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Rajulapati Somiah and ors. Vs. Rajulapati Rattamma and anr. - Court Judgment

LegalCrystal Citation
SubjectFamily;Property
CourtAndhra Pradesh High Court
Decided On
Case NumberAppeal No. 686 of 1954
Judge
Reported inAIR1959AP244
ActsHindu Succession Act, 1956 - Sections 14, 14(1) and 15; Hindu Women's Rights to Property Act; Hindu Law
AppellantRajulapati Somiah and ors.
RespondentRajulapati Rattamma and anr.
Appellant AdvocateA. Sambasiva Rao and ;Nagabhushanam, Advs.
Respondent AdvocateM. Seshagiri Rao, ;M. Sitarama Rao and ;M. Venkata Subba Rao, Advs.
DispositionAppeal dismissed
Excerpt:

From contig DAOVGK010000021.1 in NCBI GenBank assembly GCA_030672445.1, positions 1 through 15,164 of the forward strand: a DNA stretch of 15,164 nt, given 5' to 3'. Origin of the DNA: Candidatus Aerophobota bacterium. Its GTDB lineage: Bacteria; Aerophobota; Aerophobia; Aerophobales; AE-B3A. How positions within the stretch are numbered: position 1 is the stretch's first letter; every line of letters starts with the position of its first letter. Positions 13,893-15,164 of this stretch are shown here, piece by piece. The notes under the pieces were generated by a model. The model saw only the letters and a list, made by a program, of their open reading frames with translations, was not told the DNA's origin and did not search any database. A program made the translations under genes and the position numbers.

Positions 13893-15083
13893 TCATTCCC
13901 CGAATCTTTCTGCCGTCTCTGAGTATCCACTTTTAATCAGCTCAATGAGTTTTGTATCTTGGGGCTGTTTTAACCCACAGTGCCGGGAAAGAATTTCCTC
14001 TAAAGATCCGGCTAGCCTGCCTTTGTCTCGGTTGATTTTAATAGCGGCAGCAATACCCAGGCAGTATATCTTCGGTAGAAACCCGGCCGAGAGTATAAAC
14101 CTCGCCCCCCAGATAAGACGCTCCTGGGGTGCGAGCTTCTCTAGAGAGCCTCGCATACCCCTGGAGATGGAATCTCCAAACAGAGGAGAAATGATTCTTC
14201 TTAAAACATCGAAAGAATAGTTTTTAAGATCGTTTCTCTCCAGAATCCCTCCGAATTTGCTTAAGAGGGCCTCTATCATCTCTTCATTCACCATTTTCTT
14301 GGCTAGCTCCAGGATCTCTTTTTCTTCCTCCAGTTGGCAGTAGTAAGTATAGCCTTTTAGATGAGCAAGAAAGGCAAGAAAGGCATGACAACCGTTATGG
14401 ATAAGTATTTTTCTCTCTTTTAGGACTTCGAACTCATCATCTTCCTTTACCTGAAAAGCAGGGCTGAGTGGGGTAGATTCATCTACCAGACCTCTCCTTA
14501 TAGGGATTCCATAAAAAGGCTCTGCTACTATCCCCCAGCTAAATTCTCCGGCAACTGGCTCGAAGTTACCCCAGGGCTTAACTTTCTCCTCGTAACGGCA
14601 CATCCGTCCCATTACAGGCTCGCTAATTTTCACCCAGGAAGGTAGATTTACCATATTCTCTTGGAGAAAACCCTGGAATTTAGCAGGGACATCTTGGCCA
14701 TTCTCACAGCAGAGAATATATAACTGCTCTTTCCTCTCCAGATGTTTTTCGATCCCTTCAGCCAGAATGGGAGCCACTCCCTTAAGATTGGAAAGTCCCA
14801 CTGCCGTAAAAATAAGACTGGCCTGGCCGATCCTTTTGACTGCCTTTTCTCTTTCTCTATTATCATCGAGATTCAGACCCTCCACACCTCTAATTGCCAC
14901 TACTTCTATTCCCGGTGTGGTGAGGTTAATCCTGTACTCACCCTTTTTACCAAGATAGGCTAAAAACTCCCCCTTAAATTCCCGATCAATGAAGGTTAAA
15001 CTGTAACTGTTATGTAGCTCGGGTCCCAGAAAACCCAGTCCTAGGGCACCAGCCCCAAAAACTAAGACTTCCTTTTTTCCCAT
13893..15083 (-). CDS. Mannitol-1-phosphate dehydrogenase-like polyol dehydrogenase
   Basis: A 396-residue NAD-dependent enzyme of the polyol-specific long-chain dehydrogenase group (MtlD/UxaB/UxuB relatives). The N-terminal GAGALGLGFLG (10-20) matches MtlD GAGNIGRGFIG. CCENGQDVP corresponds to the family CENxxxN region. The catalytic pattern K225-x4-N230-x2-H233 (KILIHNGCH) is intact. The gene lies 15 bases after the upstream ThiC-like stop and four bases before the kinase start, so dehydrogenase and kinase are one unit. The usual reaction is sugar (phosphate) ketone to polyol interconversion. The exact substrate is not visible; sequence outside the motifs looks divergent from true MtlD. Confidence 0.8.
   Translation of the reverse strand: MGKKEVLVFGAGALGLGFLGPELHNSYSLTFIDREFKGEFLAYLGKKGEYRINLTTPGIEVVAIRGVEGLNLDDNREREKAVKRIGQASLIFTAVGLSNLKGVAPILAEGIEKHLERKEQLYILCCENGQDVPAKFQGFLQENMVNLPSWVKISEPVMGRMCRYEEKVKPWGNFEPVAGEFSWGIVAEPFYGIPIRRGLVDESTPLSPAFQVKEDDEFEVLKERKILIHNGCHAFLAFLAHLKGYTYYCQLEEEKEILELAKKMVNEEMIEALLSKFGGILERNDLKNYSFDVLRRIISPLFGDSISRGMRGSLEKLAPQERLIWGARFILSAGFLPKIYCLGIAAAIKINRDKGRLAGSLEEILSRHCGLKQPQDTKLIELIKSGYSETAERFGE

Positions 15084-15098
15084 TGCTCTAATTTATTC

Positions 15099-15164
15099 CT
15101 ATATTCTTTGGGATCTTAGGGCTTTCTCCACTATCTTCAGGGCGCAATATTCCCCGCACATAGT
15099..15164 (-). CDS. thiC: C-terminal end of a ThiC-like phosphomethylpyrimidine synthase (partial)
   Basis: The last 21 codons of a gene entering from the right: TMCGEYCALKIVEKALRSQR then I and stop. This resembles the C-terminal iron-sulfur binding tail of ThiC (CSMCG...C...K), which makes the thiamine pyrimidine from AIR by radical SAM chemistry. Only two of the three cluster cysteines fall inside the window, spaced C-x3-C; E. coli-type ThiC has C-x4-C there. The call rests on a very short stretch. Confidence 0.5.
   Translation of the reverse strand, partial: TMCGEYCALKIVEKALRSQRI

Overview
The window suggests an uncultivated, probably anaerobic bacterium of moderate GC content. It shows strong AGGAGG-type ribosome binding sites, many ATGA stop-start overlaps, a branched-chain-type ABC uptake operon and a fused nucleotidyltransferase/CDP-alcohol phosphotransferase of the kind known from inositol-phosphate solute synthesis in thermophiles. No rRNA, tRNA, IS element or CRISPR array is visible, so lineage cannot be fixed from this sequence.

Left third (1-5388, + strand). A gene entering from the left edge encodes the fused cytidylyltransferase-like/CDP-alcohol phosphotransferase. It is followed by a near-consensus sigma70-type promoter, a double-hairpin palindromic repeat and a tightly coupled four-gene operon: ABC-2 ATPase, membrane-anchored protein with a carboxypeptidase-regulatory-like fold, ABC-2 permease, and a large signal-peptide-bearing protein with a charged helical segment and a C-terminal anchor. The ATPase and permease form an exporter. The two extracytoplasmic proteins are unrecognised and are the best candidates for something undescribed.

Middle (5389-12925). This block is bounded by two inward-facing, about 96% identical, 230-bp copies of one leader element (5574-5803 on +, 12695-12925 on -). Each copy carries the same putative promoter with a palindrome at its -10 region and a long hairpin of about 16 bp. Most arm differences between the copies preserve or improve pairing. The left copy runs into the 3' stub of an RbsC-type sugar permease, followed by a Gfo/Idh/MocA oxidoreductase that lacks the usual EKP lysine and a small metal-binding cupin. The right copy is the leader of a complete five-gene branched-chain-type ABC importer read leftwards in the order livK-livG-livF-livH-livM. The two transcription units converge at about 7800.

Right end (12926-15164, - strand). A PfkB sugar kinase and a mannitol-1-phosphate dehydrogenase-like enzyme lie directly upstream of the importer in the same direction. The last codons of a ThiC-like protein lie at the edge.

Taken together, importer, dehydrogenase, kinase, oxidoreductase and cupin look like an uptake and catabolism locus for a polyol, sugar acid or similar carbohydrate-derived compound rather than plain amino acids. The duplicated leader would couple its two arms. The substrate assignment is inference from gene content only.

family - succession to property of widow - sections 14 and 15 of hindu succession act, 1956 - reversioners challenged validity of adoption by hindu widow - determination of validity of adoption was not material because even if it was invalid hindu widow gets absolute ownership of property possessed by her by virtue of section 14 (1) subject to section 14 (2) - held, property cannot go to reversioners even if adoption was invalid. - - the trial court held that the adoption was true as well as valid. it is perfectly clear that where she has a restricted estate in any property such as is referred to in sub-section (2) of section 14, that property cannot be said to be her property at the time of her death. by the widow is adequate in law to support the adoption, then the suit must fail.....bhimasankaram, j.1. this appeal arises out of a suit for setting aside an adoption instituted by the appellants. the three of them are brothers and sons of one lakshmiah older brother of ramaswamy, the deceased husband of rattamma, the 1st defendant. the 2nd defendant is the boy adopted by rattamma. he is the son of rajamma, daughter of rattamma and ramaswami. rajamma was married to ramayya a bro-her of rattamma. the plaintiffs' case is that the alleged adoption of the 2nd defendant by kattamma on 5-6-1950 is neither true in fact nor valid in law. while maintaining that the adoption set up did not at all take place, they contend that, assuming that it did, it is invalid for the reason that their consent thereto --they being the nearest sapindas-- was not obtained.the defendants, on the.....